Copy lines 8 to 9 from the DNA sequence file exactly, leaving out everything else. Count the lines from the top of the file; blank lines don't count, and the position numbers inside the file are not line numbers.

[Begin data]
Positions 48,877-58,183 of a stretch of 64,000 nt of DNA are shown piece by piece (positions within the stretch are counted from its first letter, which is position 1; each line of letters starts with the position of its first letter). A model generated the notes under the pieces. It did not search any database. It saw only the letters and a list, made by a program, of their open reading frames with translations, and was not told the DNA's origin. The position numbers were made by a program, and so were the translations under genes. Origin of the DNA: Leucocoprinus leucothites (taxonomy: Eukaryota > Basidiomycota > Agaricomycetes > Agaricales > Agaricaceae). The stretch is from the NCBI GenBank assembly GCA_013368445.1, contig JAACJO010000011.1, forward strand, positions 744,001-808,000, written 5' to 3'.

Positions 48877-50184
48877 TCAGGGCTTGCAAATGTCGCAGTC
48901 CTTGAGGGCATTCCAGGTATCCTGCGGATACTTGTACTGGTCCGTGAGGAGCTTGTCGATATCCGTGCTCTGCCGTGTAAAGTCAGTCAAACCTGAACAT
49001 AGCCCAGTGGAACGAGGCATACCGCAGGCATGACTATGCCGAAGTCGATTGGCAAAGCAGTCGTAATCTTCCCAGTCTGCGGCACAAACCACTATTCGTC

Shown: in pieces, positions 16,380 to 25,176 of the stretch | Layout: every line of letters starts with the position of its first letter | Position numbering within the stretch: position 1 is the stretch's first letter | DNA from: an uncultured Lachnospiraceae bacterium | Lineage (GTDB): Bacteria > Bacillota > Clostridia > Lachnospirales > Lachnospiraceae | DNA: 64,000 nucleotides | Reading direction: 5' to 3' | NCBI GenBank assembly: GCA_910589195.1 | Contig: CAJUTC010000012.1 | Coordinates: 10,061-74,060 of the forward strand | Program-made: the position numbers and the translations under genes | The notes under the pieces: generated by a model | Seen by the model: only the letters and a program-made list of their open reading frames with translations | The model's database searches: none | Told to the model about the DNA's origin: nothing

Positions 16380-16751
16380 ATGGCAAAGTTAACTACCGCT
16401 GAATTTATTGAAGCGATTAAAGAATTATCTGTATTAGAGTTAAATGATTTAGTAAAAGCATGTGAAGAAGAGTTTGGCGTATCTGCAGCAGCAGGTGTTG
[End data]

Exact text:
16380 ATGGCAAAGTTAACTACCGCT
16401 GAATTTATTGAAGCGATTAAAGAATTATCTGTATTAGAGTTAAATGATTTAGTAAAAGCATGTGAAGAAGAGTTTGGCGTATCTGCAGCAGCAGGTGTTG